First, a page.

Concord Quakers to share extra electricity generated by solar array

  • A 16-kilowatt solar array atop the Quaker meetinghouse in Canterbury is shown. David Brooks

Monitor staff
Published: 4/27/2018 4:51:21 PM

Not everyone has a large enough roof on a south-facing building that can hold far more solar panels than needed.

When faced with that dilemma, the Concord Quakers decided to do what made the most sense: share the electricity, of course.

“We aren’t a big church. A very small solar system would handle our needs. We just think it’s a shame that the roof would go to waste,” said Greg Heath, who chairs the solar committee for the Concord Friends Meeting, which is about to turn on its first group net metering project at its meetinghouse in Canterbury.

The process proved difficult more for legal than technical reasons, he said, and Concord Quakers hope its success “will inspire other churches, nonprofits and private homeowners to form their own groups.” The church has planned an open house for May 19 to share how it came about.

The meetinghouse, at the end of Oxbow Pond Road in Canterbury near the Muchyedo Banks Wildlife Management Area, was built eight years ago with solar panels in mind, Heath said. Its roof is aimed and pitched to maximize solar energy but it remained empty until photovoltaic panel prices fell to the point that an installation made sense.

“A number of members in the meeting have solar on their own house, so we’re generally familiar with the field. We kind of keep our ear to the ground on this sort of thing,” said Heath. It soon seemed that group net metering was the way to go.

Net metering is the regulatory system under which the owner of solar panels can sell excess power – such as on a sunny day when few appliances are running – back into the power grid. It can be used only by the owner of the panels, however, and debate about the effect of net metering on rate-payers who don’t have solar panels has led many states, including New Hampshire, to cut back on the amount that utilities have to pay for electricity sent to the grid.

Group net metering is a relatively new system designed in response to these issues, allowing multiple buildings to jointly own or get credit for the power from a single set of solar panels. There are hundreds of group net metering systems around the state, according to the PUC, but most involve multiple electric meters within a single building or commercial installation. Systems like that of the Concord Quakers, involving a non-profit, are very unusual, Heath said.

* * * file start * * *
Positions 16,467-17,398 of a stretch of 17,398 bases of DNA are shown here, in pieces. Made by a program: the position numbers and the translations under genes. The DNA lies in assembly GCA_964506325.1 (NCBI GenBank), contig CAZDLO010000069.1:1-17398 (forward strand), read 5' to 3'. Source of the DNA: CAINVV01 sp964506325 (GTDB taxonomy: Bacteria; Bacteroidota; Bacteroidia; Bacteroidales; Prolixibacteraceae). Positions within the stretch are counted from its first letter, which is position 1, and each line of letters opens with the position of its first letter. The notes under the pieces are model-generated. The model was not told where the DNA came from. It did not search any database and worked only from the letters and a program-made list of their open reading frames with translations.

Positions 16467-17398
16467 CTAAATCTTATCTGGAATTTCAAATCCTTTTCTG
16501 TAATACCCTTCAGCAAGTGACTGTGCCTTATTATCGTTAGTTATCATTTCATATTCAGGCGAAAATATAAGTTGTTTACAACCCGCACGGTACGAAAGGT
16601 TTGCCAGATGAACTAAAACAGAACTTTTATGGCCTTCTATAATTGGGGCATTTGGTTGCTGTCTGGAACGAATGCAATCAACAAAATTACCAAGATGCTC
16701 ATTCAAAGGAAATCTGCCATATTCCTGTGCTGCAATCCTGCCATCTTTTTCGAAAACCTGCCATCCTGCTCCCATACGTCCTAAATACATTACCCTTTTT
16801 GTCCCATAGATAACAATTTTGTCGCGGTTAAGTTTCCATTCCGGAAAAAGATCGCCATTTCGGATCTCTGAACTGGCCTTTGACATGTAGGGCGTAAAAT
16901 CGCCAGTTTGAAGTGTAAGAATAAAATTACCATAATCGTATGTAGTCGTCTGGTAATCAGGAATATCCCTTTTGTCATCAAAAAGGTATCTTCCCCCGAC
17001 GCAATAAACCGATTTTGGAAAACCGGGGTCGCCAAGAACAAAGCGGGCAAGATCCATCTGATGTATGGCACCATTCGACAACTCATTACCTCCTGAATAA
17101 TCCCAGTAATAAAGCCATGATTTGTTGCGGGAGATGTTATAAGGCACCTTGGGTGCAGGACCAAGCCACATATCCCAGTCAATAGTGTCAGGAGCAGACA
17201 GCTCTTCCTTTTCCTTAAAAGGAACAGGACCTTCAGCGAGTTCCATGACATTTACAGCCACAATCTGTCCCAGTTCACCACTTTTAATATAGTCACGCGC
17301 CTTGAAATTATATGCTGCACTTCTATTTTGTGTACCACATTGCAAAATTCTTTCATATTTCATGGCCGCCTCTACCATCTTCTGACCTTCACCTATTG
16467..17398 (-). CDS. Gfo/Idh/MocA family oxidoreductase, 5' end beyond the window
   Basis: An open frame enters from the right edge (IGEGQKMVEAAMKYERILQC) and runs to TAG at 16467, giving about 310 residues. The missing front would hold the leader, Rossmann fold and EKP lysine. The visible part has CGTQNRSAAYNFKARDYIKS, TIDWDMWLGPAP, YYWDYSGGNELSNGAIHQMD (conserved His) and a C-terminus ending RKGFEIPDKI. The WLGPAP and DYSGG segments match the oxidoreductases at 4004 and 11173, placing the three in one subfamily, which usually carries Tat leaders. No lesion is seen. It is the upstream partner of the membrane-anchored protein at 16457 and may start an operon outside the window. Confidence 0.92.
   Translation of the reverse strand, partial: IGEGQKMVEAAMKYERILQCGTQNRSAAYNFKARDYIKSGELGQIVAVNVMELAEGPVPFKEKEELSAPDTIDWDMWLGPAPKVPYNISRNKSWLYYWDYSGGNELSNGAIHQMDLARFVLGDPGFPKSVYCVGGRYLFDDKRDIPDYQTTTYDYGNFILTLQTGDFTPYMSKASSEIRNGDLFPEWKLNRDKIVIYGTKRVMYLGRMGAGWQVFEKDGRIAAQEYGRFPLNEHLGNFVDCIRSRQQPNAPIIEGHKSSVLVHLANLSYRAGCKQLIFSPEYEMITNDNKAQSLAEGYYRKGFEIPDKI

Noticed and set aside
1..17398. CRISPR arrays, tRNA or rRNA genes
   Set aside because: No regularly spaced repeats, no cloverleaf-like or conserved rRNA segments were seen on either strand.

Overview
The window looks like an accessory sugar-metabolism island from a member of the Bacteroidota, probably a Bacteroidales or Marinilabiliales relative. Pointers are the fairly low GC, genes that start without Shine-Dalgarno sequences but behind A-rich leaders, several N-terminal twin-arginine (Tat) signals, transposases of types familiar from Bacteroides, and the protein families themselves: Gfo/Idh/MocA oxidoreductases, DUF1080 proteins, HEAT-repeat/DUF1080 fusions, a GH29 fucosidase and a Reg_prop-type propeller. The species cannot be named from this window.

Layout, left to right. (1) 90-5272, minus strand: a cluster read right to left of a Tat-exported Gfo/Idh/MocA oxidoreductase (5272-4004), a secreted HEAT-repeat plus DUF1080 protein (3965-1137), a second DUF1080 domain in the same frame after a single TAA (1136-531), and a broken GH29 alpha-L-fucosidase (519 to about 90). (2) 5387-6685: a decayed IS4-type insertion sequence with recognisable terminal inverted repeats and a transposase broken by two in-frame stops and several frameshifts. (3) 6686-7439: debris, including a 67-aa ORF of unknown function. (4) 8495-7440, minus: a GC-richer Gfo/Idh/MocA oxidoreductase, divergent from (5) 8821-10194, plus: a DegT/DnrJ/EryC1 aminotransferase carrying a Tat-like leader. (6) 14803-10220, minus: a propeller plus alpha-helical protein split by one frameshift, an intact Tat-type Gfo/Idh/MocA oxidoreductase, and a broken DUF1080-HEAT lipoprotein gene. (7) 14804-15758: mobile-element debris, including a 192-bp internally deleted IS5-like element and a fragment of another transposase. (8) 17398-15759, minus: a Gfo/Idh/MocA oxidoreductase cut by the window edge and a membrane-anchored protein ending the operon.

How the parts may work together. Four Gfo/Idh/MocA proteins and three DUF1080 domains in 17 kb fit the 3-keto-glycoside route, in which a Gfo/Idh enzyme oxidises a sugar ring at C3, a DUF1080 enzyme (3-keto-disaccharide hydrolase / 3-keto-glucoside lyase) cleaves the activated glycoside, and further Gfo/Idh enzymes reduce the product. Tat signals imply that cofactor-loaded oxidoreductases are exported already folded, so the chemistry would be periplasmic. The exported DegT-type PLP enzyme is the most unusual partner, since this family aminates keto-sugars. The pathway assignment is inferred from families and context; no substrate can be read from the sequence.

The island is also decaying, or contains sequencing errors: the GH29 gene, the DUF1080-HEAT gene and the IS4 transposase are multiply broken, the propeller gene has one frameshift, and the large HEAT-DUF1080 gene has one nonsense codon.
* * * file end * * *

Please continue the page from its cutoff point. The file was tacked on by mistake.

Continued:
In net metering, groups can be linked via financial accounting rather than by actually sharing electrons. The other buildings don’t have to be directly connected to the panels.

In this case, they certainly aren’t. Three church members who want solar panels but whose homes are shaded or not oriented property signed up. Some live in Concord rather than Canterbury; the only constraint is that, like the meetinghouse, they had to be customers of Unitil. Group net metering cannot cross the boundaries of utility service areas.

The three homeowners did not help pay for the roughly $53,000 installation cost, which was covered by an investment from one member of the meetinghouse. As a result, the homes will get no financial benefit until the construction cost is paid off from the money made selling the panels’ power and related credits, which will probably take a decade.

After that, the owners of those homes will have free electricity for the life of the system, which should last at least 20 years.

Even without an immediate financial return there’s a psychological benefit, Heath said. “They know that it’s clean energy they’re using. That is a huge motivation for a whole lot of people – they don’t mind paying their electric bill, they just want it to be clean energy.”

Heath said the church had not been able to find a group net metering system in the area of the type they set up, which reflects the biggest obstacle to the project: Figuring out the legal structure.

“We learned how slick it works in other states, where the utility credits everybody’s bill and there’s very little bookkeeping involved. We thought that would be great, let’s do that – then we explored what it would need to do in New Hampshire,” he said.

The complication is that the group net metering was created for businesses and for-profit groups. Tax benefits and other aspects don’t apply to non-profits such as Concord Quakers. Heath said the first attorneys hired to look into the matter thought it couldn’t be done by a church, but the law firm of Rath, Young and Pignatelli took up the case for what he said was a low flat fee, partly to develop expertise in the matter.

(David Brooks can be reached at 369-3313 or dbrooks@cmonitor.com or on Twitter @GraniteGeek.)


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